Lean Six Sigma Body of Knowledge combined from both ASQ ( American Society of Quality ) and the IASSC ( International Association of Six Sigma Certification ).
A. Enterprise-wide view
1. History of continuous improvement
Describe the origins of continuous improvement and its impact on other improvement models.
2. Value and foundations of Six Sigma
Describe the value of Six Sigma, its philosophy, history and goals.
3. Value and foundations of Lean
Describe the value of Lean, its philosophy, history and goals.
4. Integration of Lean and Six Sigma
Describe the relationship between Lean and Six Sigma.
5. Business processes and systems
Describe the relationship among various business processes (design, production, purchasing, accounting, sales, etc.) and the impact these relationships can have on business systems.
6. Six sigma and Lean applications
Describe how these tools are applied to processes in all types of enterprises: manufacturing, service, transactional, product and process design, innovation, etc.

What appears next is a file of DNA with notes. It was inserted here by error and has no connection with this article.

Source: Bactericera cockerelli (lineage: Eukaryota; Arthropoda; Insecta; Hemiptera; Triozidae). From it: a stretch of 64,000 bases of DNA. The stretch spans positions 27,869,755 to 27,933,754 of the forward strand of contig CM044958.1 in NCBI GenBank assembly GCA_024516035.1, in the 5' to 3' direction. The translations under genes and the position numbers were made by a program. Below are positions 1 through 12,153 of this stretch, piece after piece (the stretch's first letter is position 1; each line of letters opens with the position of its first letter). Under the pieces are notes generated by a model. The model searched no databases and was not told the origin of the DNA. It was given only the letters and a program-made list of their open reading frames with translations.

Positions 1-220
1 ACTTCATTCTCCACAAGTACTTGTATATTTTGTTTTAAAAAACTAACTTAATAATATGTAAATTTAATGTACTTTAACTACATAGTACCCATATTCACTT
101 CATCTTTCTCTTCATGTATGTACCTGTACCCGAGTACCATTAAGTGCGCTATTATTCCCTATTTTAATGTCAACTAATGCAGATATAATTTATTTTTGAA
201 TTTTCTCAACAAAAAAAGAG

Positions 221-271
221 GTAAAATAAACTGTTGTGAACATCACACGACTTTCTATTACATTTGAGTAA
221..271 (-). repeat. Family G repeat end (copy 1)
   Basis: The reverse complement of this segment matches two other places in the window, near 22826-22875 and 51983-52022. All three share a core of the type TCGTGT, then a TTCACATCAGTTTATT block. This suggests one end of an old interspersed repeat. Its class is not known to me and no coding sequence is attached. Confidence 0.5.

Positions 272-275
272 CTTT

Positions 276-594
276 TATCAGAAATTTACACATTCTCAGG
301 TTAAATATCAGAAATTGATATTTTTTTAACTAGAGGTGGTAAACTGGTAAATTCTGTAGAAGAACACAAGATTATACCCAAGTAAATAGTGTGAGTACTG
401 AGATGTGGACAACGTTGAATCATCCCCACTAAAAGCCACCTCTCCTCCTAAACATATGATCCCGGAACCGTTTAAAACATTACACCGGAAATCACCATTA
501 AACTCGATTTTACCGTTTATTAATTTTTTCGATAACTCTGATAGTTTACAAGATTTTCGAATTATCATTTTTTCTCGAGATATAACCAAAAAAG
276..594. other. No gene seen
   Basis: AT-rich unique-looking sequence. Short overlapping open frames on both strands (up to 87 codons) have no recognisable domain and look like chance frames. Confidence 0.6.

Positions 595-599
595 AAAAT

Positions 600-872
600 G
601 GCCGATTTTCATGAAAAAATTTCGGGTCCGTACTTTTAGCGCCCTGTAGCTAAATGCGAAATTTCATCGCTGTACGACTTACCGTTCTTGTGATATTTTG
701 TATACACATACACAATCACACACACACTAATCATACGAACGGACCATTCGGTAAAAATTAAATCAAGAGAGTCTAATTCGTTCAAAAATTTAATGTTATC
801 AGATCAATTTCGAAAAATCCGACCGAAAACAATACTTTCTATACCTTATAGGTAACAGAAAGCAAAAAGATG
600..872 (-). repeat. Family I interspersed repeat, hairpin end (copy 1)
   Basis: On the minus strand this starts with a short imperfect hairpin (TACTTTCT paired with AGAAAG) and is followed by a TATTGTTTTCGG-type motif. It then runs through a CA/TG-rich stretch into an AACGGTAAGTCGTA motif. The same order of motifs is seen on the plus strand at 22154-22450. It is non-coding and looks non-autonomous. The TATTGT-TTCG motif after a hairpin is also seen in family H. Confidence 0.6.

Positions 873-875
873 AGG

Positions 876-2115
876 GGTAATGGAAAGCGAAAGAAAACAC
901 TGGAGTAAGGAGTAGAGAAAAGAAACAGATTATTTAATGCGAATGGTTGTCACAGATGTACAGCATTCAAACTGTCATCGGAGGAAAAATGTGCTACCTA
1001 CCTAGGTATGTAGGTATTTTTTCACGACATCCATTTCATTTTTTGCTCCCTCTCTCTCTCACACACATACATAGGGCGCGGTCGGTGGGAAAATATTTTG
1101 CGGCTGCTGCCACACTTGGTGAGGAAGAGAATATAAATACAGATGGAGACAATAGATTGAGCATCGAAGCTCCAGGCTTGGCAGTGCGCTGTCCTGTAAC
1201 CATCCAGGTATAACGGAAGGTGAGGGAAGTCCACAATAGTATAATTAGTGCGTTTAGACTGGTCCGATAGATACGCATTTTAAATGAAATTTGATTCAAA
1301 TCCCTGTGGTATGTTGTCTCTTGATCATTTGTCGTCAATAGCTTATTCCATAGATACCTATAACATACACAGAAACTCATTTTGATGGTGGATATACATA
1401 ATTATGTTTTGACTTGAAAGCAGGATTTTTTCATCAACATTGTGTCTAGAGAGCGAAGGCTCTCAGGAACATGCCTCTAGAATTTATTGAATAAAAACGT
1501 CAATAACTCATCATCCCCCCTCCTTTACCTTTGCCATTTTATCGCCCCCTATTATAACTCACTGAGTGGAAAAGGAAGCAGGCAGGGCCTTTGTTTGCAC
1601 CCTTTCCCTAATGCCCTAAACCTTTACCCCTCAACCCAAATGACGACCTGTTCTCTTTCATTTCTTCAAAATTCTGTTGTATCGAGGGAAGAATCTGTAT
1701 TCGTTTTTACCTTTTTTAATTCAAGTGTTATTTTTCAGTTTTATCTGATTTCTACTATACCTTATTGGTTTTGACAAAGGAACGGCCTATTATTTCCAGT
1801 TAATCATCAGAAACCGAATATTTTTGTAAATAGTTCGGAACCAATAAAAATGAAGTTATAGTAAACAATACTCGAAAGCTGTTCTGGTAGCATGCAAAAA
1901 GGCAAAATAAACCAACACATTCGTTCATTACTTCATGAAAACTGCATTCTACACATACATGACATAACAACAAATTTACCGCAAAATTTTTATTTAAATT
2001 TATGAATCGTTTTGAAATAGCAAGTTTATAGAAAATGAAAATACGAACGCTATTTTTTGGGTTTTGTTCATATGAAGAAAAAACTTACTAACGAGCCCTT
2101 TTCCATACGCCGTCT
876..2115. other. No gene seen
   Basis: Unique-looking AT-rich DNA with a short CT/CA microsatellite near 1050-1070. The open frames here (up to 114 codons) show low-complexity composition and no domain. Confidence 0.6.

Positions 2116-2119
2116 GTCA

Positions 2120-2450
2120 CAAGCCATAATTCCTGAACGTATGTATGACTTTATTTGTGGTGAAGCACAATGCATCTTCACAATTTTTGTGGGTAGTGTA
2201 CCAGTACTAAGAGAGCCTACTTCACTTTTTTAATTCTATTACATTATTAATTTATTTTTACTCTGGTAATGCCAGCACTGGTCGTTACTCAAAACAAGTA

1. Enterprise leadership responsibilities
Describe the responsibilities of executive leaders and how they affect the deployment of Six Sigma in terms of providing resources, managing change, communicating ideas, etc.
2. Organizational roadblocks
Describe the impact an organization’s culture and inherent structure can have on the success of Six Sigma, and how deployment failure can result from the lack of resources, management support, etc.; identify and apply various techniques to overcome these barriers. Critical Success Factors to Six Sigma
3. Change management
Describe and use various techniques for facilitating and managing organizational change.
4. Six Sigma projects and kaizen events
Describe how DMAIC projects and kaizen events are selected, when to use DMAIC and Six Sigma instead of other problem-solving approaches, and the importance of aligning their objectives with organizational goals.
5. Six Sigma roles and responsibilities
Describe the roles and responsibilities of Six Sigma participants: black belt, master black belt, green belt, champion, process owners and project sponsors.
A. Impact on stakeholders
Describe the impact Six Sigma projects can have on customers, suppliers and other stakeholders.
B. Critical to x (CTx) requirements
Define and describe various CTx requirements (critical to quality (CTQ), customer (CTC), satisfaction (CTS), delivery (CTD), etc.) and the importance of aligning projects with those requirements.
Define and distinguish between various types of benchmarking, including best practices, competitive, collaborative, etc.
D. Business performance measures
Define and describe various business performance measures, including balanced scorecard, key performance indicators (KPIs), the financial impact of customer loyalty, etc.